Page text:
September 1, 2008
Motorhead Slams One Home at Metal Masters Concert
By Jim Harrington
The Metal Masters concert was fun to watch. Among the curiosities seen during the nearly six-hour show Sunday at Shoreline Amphitheatre in Mountain View were:
2. Inflatable sheep, a life-size sex doll and go-go dancers that shared the spotlight with Motorhead
3. Heaven and Hell's gargoyle-dotted set, which seemed straight out of a B-grade horror movie
4. The line that separates Judas Priest from Spinal Tap-like parody vanishing before our eyes
5. Most unbelievably, at least one male fan who wasn't dressed in a black rock concert T-shirt
Despite the interesting visuals, this show will be remembered mostly for how it sounded. To put it mildly, it sounded loud.
"Would you like us to play louder?" Motorhead guitarist Phil Campbell asked the crowd.
Yes, please, because the blood has yet to jet out of listeners' ears.
But that's metal for you, and one should expect nothing less than ear-splitting volume from the summer's biggest metal tour, featuring four of the genre's most fabled acts. The lineup was intense, and only the headliner, Judas Priest, failed to deliver the goods.
The metal mayhem began with Alameda County's own Testament, which thoroughly demonstrated why it's considered one of the all-time great speed-metal bands. The fun continued with Motorhead as bassist- vocalist Lemmy and his two partners, Campbell and drummer Mikkey Dee, made a case that no other act deserves to be called a "power trio." Indeed, Motorhead put on the best set of the night.
"I'd like to thank Judas Priest and Black Sabbath for having us on this tour," Lemmy said from the stage. "Most people don't want to follow us. So good for them."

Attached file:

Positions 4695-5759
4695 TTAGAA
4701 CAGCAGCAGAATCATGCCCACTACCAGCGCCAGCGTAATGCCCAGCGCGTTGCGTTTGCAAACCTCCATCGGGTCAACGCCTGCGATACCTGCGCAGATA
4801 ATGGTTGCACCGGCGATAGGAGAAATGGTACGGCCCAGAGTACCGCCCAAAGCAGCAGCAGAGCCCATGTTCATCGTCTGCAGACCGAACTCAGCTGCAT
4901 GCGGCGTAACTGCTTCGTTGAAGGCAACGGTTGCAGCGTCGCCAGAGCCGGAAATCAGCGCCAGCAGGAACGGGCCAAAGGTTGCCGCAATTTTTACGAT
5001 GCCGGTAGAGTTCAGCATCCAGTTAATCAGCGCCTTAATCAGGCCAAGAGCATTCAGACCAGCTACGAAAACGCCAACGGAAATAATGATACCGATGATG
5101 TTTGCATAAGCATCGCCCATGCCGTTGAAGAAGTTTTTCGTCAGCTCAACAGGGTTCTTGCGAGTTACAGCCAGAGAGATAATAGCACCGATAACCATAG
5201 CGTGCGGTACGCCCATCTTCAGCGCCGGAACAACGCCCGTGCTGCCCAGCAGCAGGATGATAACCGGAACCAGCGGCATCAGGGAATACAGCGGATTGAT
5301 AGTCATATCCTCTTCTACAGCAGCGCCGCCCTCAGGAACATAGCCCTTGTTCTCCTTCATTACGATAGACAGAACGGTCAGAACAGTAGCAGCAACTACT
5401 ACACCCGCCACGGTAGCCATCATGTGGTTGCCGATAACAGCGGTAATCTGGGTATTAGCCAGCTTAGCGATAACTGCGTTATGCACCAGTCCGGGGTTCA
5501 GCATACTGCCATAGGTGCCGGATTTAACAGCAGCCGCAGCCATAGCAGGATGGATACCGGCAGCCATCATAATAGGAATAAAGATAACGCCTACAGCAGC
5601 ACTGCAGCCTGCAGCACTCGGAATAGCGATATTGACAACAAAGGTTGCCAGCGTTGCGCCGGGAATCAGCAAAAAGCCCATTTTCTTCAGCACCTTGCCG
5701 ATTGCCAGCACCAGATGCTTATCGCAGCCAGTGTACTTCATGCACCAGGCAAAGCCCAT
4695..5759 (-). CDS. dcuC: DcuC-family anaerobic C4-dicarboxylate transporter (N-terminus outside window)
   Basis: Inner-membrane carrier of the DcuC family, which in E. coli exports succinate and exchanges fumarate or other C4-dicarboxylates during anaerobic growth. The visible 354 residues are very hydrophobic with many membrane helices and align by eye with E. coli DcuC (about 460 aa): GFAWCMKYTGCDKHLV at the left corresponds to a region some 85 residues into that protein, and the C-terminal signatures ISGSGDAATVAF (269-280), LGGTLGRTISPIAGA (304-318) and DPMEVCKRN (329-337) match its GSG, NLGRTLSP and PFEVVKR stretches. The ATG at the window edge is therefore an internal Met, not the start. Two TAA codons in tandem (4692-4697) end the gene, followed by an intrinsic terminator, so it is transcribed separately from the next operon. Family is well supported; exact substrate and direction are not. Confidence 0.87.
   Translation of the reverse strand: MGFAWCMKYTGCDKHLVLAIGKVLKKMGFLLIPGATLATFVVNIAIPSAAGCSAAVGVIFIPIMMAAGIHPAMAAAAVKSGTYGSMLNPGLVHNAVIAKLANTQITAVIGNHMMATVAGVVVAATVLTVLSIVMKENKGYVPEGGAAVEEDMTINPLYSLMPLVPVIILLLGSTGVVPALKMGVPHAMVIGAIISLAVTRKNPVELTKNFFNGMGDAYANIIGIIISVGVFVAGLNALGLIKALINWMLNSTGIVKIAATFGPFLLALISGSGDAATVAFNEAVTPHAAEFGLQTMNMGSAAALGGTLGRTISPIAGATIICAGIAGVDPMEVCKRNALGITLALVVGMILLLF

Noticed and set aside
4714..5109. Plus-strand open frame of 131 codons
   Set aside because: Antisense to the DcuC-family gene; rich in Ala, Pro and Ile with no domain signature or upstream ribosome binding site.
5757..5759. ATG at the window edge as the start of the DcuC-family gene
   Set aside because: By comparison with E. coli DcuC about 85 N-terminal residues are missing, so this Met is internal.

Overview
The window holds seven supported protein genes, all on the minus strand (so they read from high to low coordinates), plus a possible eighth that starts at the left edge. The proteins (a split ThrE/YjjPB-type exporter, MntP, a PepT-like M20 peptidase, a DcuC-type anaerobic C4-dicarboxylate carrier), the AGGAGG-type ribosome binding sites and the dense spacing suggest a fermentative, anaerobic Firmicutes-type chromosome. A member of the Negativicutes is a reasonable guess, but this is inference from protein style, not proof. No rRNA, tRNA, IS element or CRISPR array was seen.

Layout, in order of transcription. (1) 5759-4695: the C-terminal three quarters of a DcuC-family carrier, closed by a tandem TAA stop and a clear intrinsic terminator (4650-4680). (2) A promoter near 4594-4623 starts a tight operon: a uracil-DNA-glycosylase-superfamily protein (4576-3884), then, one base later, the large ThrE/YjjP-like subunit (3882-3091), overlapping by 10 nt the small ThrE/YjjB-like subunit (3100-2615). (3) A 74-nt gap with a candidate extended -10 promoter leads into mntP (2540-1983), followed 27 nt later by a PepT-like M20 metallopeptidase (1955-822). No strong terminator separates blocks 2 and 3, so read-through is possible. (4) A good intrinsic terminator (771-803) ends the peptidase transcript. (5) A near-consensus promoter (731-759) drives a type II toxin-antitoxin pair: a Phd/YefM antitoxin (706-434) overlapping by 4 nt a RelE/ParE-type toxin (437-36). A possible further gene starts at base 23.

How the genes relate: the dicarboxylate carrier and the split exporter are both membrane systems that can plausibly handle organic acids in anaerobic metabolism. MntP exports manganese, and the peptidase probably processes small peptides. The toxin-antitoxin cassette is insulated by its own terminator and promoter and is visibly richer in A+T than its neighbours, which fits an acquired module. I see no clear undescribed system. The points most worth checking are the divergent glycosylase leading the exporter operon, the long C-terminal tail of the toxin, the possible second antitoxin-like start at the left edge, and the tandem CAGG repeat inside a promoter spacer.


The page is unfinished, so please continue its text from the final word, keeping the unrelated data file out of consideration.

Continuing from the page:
Technically, Lemmy, Black Sabbath wasn't on the bill. He was really sending the shout out to Heaven and Hell, not Sabbath, but we understood what he meant. More important, we'd later hear what he meant.
Fans were in for a treat once it came time for Heaven and Hell, a band featuring vocalist Ronnie James Dio, bassist Terry "Geezer" Butler, guitarist Tony Iommi and drummer Vinny Appice. That's the same lineup that recorded under the name Black Sabbath in the early '80s, but it can't call itself Sabbath because Ozzy Osbourne holds the claim. Thus, it uses the title of Sabbath's 1980 album, "Heaven and Hell."
Confusing, yes, but the end result was pretty straightforward at Shoreline: Listeners got to hear metal's best vocalist, guitarist and bassist, as well as a pretty sensational drummer, pound out such heavy masterworks as "Mob Rules,""Children of the Sea" and "Die Young."
Still, amazingly, the critics in the men's room between sets weren't impressed.
"Judas," remarked one guy, "will change everything."
And that it did. Once Priest took the stage, the good times came to a crashing halt. The other bands on the bill were legitimately hard and heavy, but Priest was just plain silly. The set began with vocalist Rob Halford appearing in a sparkling cloak, with the hood pulled up over his head, and singing a first-person narrative about 16th century prophet Nostradamus.
It went downhill from there, as the show spiraled about in Dungeons and Dragons tomfoolery and '80-era MTV gimmickry. Too bad it wasn't a video, because then we could have changed the channel.
Reach Jim Harrington at jhar [email protected] Read his Concert Blog at www.ibabuzz.com/concerts.
Originally published by Jim Harrington, STAFF WRITER.
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